john@vintagemilitaryvehicles.com ~SOLD~

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1959 Ferret armored scout car

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The Ferret was developed in 1949 as a result of a British Army requirement issued in 1947. ‘Light reconnaissance cars’ existed in during the Second World War, notably the Daimler Reconnaissance Scout Car.

Given its experience with the successful “Dingo” (6,626 produced and one of two British AFVs produced throughout WWII) Daimler was awarded a development contract in October 1948, and in June 1950 the first prototype of the Car, Scout, 4×4, Liaison (Ferret) Mark 1 was delivered.

Given the designation FV 701(C) it was one of several versions but the one that most closely resembled the original Daimler scout cars, and represented the basic model Ferret. This shared many similar design features with the Dingo, notably the H form drive train in which a central differential eliminates loss of traction due to wheel-slip, and parallel drive shafts considerably reduced the height of the vehicle (roughly equivalent to that of a tracked AFV), considerably reducing the vehicle’s visual signature over conventional armoured car designs.[1]

Like the Daimler scout car the Ferret suspension consisted of pairs of transverse links and single coil springs, the wheels driven by Tracta constant-velocity joints, but the Ferret benefited from epicyclic reduction gears that reduced transmission torque loads, essential given the more powerful six cylinder 4.26 liter water-cooled Rolls Royce B.60 petrol engine. Connected by a fluid coupling to a pre-selector five-speed epicyclic gearbox, all gears being available in reverse, in its original form the Ferret this installation produced 116 bhp at 3,300 rpm and 129 bhp at 3,750 in its final form.

This improved power-to-weight ratio, longer wheelbase (2.29 m (7.5 ft) as compared with the Dingo’s 1.98 meters (6.5 feet)) and the fitting of larger 9.00 x 16 run flat tires both increased speed and mobility over broken ground.

When compared with the Daimler Dingo and Canadian Ford Lynx, the Ferret featured a larger fighting compartment, directly mounted to the hull (a feature that made the Ferret much noisier than Dingo, which lacked a full monocoque body).

Constructed of 6–16 mm (0.24–0.63 in) steel plate protecting the crew from shell splinters at most angles except directly overhead, as the basic vehicle was open-topped and unarmed, with the exception of six forward-firing grenade launchers fitted to the hull over the front wheels (normally carrying smoke grenades), a feature found on all subsequent marks and models.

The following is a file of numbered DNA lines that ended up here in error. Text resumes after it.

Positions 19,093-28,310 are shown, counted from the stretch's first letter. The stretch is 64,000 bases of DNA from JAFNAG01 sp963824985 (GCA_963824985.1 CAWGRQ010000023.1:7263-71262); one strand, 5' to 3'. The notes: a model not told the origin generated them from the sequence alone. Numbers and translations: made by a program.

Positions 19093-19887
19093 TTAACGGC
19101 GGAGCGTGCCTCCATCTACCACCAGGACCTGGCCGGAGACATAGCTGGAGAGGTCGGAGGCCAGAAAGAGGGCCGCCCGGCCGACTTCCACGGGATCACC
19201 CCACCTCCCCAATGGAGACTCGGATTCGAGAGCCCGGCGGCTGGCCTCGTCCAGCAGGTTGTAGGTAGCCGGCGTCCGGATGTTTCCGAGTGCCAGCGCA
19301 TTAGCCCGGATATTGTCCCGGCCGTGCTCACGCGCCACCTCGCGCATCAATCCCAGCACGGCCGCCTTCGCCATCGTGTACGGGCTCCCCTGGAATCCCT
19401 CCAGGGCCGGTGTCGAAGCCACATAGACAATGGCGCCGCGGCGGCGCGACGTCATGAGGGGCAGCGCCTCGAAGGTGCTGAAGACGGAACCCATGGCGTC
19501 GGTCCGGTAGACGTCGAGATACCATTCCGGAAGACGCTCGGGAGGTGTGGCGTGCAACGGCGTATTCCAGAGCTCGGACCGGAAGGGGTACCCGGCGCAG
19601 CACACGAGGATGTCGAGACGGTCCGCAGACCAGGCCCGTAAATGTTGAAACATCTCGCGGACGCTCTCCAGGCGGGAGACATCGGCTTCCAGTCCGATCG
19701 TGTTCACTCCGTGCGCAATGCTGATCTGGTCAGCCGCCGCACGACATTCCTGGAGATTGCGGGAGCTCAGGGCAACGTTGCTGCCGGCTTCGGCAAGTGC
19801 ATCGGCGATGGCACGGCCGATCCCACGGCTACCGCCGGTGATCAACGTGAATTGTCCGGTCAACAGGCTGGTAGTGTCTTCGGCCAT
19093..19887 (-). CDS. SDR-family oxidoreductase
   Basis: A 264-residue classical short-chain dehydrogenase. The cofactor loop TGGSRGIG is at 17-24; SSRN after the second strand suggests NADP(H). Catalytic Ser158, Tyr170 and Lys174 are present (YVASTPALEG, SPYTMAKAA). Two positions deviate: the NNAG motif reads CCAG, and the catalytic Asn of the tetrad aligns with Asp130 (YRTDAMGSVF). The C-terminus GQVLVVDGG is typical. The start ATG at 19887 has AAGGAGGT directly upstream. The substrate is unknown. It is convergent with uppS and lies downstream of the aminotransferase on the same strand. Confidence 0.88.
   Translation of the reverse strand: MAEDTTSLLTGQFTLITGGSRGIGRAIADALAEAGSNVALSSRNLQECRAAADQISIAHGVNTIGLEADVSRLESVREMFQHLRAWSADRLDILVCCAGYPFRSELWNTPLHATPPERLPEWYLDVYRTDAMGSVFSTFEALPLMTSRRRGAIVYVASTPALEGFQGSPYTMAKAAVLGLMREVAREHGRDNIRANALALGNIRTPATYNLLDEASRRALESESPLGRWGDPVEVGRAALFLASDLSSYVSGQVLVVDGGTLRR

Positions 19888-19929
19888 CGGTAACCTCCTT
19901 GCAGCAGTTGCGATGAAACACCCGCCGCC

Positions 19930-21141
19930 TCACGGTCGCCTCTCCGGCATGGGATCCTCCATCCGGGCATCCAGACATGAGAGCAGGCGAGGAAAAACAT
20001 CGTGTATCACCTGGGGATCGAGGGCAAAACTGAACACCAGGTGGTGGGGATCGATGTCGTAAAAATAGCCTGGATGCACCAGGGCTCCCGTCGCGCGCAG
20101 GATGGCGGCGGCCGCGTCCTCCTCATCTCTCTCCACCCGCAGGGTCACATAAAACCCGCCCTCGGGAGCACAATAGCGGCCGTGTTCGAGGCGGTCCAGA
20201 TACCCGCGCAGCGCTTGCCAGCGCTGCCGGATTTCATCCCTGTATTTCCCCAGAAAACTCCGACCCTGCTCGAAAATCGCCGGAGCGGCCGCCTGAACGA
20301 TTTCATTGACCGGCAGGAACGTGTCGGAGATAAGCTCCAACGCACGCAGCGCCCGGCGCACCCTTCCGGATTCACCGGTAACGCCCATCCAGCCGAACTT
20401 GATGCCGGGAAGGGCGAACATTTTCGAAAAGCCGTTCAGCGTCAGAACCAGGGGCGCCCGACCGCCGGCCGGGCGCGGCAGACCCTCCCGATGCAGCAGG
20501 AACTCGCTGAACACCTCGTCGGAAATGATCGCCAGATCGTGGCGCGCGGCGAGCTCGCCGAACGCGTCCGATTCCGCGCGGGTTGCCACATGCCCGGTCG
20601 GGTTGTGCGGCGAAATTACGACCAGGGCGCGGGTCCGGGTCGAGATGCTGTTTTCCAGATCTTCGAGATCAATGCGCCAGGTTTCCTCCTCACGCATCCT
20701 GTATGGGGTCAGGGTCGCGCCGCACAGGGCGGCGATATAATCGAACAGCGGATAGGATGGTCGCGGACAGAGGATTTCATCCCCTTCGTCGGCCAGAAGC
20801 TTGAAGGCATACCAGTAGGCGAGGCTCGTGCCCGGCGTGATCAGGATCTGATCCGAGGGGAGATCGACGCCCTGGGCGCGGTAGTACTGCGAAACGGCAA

Asking $39500.00.

 

Contact: Carlo Magno mydiamondmia@aol.com
Phone  (360) 771-1055

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1962 Mercedes Unimog

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Contact John : john@vintagemilitaryvehicles.com

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US Army WW II WC-54 Dodge MASH Ambulance From the Desert ~SOLD~

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Just in, this is a 90% restored WC-54 ambulance that needs minor work to complete.

It is a very complete and original 1942 Dodge with no rust or damage.

More photos details on request

Contact John for details: john@vintagemilitaryvehicles.com ~SOLD~

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Various WW II MB and GPW Willys Jeep Projects

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Various WW II MB and GPW Willys Jeep Projects
Contact John for details: john@vintagemilitaryvehicles.com

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Signal Corps Jeep Trailer, Telephone Cable Splicer, K-38

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These K-38 trailers were towed behind jeeps and were used by the US Army Signal Corps repair crews.

They were used to store tools and wire. Very rare with different manufacturers and variations.

For details contact: John

john@vintagemilitaryvehicles.com

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V12 T-34 Soviet Tank Engine

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V12 T-34 soviet tank engine

V12 T-34 soviet tank engine

The T-34 was a Soviet medium tank that had a profound and lasting effect on the field of tank design. Although its armor and armament were surpassed later in the war, it has often been credited as the most effective, efficient and influential tank design of the Second World War.[5] At its introduction, the T-34 possessed an unprecedented combination of firepower, mobility, protection and ruggedness. It’s 76.2 mm (3 in) high-velocity tank gun provided a substantial increase in firepower over any of its contemporaries;[6] its heavy sloped armor was difficult to penetrate by most contemporary anti-tank weapons. When first encountered in 1941, the German tank General von Kleist called it “the finest tank in the world”[7] and Heinz Guderian confirmed the T-34’s “vast superiority” over existing German armor of the period.[8][9]

The T-34 was the mainstay of Soviet armored forces throughout the Second World War. Its design allowed it to be continuously refined to meet the constantly evolving needs of the Eastern Front: as the war went on it became more capable, but also quicker and cheaper to produce. The Soviet industry would eventually produce over 80,000 T-34s of all variants, allowing steadily greater numbers to be fielded as the war progressed despite the loss of thousands in combat against the German Wehrmacht.[10] Replacing many light and medium tanks in Red Army service, it was the most-produced tank of the war, as well as the second most produced tank of all time (after its successor, the T-54/55 series).[11] Its development led directly to the T-54 and T-55 series of tanks, which in turn evolved into the later T-62, T-72, and T-90 that form the armored mainstay of many modern armies. T-34 variants were widely exported after World War II and as late as 1996 were still in service in at least 27 countries.